Hicks: Workplace safety problems a window on deeper concerns in Indiana


Michael Hicks

The Indianapolis Star recently published a lengthy expose of Indiana’s workplace inspection program. The authors detailed what appears to be COVID-specific failures that caused Indiana to plummet into last place nationally with safety inspections. This report darkens what was overall a superb COVID response by Gov. Eric Holcomb’s administration.

The drop in safety inspections accompanied a spike in workplace deaths that began long before COVID. Between 2010 and 2020 worker deaths rose by 30%. As national workplace death rates declined, Indiana’s slid to levels not seen in three or four decades.

This disgraceful outcome is too large to be a statistical anomaly or by-product of careless inspections during COVID. It is part of a broad policy shift that emerged shortly after the Great Recession, and continues to this day. It affects the U.S. Department of Labor’s inspection and safety programs, and more visibly our approach to worker training and education as a whole. This policy shift has cost lives of Hoosiers. It has also weakened our economy. Let me explain the genesis of this failure.

Sometime after the Great Recession, deep budget cuts at the state level began to take a toll on the effectiveness of state government. Former Gov. Mitch Daniels made enormous progress in improving those agencies with transactional-type missions. So, the BMV became a national showpiece of excellence. But, most of state government is not transactional. Family and social services, education, workforce development, environmental management and workplace safety are all public services that require a more complex service model. Fast, friendly service is not sufficient to their mission.

However, the problem wasn’t just nuanced management practices. Sometime after the Great Recession, Indiana’s workplace safety, workforce development and educational policy made a concrete and purposeful shift to support only the short term needs of businesses. This was an amateurish error that continues to hobble our economy.

I’m deeply sympathetic to the needs of business. I’ve published studies arguing against the minimum wage, critiqued overreaching regulation and published a peer review study critical of Right to Work legislation in the libertarian Cato Journal. Commerce is essential to prosperity. The free exchange of goods and services, especially one’s labor, form the basis for human flourishing.

However, in the years after the 2007-2009 downturn, Indiana’s government made a dramatic move away from its Constitutional duties, to instead service the short term needs of a few businesses. The best evidence of this comes from the Indiana Department of Workforce Development which, around 2015, changed its mission from supporting worker training to supporting the workforce needs of just a few businesses.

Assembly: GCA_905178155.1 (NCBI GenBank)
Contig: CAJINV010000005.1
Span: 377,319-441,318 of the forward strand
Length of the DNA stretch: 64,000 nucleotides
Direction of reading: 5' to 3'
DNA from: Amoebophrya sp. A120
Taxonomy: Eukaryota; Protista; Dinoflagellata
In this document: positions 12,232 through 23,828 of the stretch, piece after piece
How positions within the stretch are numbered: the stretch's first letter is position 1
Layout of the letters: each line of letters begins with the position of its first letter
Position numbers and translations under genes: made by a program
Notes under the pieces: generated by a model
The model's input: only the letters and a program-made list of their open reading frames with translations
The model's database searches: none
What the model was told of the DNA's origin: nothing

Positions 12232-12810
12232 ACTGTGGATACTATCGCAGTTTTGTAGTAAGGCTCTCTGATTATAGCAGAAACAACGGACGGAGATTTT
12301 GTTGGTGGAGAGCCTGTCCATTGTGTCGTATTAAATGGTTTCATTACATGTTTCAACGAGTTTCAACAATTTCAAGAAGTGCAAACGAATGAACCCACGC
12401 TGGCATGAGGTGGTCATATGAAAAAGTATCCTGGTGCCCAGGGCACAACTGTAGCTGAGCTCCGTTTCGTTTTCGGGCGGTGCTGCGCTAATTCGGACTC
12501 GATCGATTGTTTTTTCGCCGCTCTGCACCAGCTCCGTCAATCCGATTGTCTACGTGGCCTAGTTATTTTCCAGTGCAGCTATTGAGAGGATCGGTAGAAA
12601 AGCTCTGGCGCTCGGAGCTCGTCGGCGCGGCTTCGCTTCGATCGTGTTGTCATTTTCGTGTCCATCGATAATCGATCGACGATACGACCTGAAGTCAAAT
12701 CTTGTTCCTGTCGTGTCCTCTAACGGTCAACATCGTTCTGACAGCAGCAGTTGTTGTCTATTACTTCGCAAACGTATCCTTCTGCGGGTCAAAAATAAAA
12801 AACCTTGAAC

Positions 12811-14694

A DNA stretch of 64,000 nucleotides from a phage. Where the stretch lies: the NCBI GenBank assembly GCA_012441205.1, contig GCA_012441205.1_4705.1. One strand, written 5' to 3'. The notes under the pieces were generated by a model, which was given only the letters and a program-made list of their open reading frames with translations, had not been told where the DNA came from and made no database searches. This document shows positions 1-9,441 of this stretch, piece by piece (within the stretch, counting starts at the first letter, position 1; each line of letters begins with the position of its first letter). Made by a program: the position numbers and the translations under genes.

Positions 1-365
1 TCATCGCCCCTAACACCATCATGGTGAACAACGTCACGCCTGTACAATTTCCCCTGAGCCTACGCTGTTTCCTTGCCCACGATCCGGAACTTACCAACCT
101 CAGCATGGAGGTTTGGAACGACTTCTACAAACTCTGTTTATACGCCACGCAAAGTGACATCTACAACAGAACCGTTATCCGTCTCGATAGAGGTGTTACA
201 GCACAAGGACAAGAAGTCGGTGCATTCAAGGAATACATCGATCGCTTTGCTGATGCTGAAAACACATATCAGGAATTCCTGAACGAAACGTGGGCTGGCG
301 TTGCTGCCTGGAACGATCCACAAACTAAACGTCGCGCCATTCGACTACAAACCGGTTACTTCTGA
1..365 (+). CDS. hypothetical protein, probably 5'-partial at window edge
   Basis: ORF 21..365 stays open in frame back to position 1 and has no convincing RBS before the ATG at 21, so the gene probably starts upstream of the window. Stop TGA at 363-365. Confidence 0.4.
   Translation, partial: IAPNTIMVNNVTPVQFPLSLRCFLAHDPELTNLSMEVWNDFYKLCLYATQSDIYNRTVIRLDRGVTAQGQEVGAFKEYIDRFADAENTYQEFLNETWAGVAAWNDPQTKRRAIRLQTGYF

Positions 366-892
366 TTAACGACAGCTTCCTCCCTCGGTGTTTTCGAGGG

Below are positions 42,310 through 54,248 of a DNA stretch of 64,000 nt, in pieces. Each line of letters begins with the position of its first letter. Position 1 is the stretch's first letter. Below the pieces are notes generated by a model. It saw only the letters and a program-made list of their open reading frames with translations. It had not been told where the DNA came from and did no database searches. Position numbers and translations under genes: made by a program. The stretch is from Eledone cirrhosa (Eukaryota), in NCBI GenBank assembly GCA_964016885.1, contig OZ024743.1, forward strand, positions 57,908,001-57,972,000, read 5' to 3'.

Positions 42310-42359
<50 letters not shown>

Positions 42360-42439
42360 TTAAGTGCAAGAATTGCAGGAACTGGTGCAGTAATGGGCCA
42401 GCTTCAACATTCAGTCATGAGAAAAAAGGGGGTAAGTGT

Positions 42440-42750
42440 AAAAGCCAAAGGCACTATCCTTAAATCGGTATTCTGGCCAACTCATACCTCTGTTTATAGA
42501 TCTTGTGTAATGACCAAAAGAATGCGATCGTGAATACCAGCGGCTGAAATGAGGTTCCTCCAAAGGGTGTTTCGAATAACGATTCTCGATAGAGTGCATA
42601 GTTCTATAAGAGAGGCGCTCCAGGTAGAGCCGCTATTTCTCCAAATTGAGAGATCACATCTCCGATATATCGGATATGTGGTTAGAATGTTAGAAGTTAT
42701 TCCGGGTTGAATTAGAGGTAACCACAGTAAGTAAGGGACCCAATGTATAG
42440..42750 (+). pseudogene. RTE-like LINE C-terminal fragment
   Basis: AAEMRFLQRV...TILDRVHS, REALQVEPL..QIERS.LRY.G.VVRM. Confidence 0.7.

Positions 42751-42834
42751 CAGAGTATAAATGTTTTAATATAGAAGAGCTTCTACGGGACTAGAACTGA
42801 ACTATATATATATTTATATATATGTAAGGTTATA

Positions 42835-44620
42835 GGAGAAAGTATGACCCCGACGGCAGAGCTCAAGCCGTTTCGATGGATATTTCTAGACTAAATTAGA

This approach has three weighty problems. First, government service is accompanied by an oath to the Constitution. This means focusing on legal duties, not the worries of a few outspoken employers. The mission change at Workforce Development is inconsistent with that oath of office.

Second, shifting the focus of government from workers or taxpayers to businesses, has manifested itself in deeply ineffective practices. For a decade, Indiana’s DWD has ignored data about long term labor market trends. This caused them to persistently mislead Hoosiers about the demand for jobs, and misrepresent the need for post-secondary education. This likely played a role in our growing educational deficit.

The third troubling aspect of Indiana’s workforce policy is that it failed on its own measures of success. Since the end of the Great Recession, Indiana’s economy has grown at little better than half the rate of the nation as a whole. Our incomes and education levels declined relative to the nation, making our long term economic prospects worse than they’ve been in a more than a half century. The goal of the post-Great Recession reforms was simply to boost economic growth. By that measure alone, it failed.

It is time for a change. Indiana’s state government should be sensitive to the needs of business, and of workers. But, it must serve the interest of all taxpayers. The policies of weakening workplace safety, abandoning Daniels’ aspirational education goals and downplaying the need for post-secondary education has slowed economic growth in Indiana.

Just to be clear, none of these changes were made with malicious intent. The goal was always to make Indiana a more prosperous state. But, intent is not enough. A modern economy requires high quality public services. That cannot be achieved solely with fast service and a friendly smile. The growing weakness across Indiana’s workforce development, education and worker safety domains highlights a broader problem that needs focused, intelligent attention.

Michael J. Hicks, PhD, is the director of the Center for Business and Economic Research and the George and Frances Ball distinguished professor of economics in the Miller College of Business at Ball State University. Hic column appears in Indiana newspapers.